The company’s US operations account for nearly half of its global electricity consumption.
PepsiCo – which counts Pepsi, Gatorade, Tropicana and bubly among its brands – expects to see a 20% reduction in US greenhouse gas emissions relative to a 2015 baseline.
It will create a portfolio of Power Purchase Agreements (PPAs) and Virtual Power Purchase Agreements (VPPAs), which finance the development of new renewable electricity projects such as solar and wind farms. These will be alongside renewable energy certificates (RECs), which are independently certified credits that support existing green electricity generation from renewable sources.
In 2020, PepsiCo’s portfolio will use a number of RECs; then gradually shift towards PPAs and VPPAs by 2025.
PepsiCo also continues to expand its onsite renewable electricity: with solar panels recently installed at its global headquarters in Purchase, N.Y. Other solar installations in the US include Frito-Lay facilities in Modesto, CA and Casa Grande, AZ, as well as PepsiCo beverage facilities in Fresno, CA and Tolleson, AZ.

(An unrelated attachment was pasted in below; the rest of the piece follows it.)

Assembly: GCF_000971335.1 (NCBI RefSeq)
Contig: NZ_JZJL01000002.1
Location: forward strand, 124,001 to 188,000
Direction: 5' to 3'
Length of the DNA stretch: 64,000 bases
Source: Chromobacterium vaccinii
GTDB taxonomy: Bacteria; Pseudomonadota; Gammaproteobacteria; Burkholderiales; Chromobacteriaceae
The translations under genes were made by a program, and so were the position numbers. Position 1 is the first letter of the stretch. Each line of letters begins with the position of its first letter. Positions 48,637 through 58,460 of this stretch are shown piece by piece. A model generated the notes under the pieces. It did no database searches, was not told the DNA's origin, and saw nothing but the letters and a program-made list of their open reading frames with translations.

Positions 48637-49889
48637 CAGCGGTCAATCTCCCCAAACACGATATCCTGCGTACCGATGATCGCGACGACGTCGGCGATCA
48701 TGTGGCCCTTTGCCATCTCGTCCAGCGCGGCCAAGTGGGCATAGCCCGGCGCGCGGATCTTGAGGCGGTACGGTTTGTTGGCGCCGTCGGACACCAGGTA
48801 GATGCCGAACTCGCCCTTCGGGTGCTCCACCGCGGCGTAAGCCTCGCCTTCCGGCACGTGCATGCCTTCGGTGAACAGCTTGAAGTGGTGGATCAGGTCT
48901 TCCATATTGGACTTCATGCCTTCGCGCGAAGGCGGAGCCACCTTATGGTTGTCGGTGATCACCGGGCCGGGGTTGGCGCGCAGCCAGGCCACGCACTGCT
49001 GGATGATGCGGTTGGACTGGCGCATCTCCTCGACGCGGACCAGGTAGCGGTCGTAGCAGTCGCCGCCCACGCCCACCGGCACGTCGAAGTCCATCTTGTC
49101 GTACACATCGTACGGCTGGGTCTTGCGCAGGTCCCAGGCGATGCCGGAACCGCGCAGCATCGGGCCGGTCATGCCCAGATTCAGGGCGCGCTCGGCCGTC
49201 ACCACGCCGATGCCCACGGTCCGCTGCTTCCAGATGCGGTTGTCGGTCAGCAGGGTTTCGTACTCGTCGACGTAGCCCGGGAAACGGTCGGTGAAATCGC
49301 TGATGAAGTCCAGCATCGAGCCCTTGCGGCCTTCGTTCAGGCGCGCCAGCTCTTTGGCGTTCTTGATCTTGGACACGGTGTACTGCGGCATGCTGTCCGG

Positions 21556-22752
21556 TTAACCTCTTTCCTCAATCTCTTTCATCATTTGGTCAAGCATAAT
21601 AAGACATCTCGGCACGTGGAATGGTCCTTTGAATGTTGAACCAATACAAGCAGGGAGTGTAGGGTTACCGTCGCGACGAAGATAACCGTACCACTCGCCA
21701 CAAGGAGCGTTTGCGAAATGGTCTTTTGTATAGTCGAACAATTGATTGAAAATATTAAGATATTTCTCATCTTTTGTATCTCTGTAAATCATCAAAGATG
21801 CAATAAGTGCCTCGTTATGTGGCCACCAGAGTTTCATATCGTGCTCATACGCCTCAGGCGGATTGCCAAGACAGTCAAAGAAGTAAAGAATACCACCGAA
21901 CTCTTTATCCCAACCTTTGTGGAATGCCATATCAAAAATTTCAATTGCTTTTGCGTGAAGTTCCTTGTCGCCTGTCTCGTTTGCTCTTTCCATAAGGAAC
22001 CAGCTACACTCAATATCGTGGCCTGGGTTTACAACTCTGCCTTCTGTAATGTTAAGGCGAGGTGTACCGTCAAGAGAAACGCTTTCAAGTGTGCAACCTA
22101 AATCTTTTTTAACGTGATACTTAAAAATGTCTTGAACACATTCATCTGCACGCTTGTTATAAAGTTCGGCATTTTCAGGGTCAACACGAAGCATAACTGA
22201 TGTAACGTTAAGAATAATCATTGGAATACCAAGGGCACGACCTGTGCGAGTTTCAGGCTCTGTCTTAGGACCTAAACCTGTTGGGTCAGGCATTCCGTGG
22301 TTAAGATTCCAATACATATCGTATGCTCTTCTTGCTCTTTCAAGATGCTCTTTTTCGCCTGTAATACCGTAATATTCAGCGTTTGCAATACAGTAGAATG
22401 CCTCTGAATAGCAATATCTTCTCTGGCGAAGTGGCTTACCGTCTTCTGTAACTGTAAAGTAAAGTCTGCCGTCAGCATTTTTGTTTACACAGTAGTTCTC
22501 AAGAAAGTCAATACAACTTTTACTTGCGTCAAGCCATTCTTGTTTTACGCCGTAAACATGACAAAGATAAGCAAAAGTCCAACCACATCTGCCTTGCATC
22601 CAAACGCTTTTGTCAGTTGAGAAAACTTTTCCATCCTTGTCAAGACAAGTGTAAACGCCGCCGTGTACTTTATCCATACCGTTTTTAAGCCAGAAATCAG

PepsiCo says its efforts in the US build upon commitments elsewhere. Its direct operations in nine European countries already source 100% of their electricity from renewable sources; while 76% of electricity needs in its Mexico Foods business are sourced from wind energy.
“We have entered a decade that will be critical for the future of our planet’s health,” said Ramon Laguarta, Chairman and Chief Executive Officer, PepsiCo. “PepsiCo is pursuing 100% renewable electricity in the U.S. because the severe threat that climate change poses to the world demands faster and bolder action from all of us.”
Across its global business, it has set targets to reduce absolute GHG emissions across its value chain by 20% by 2030.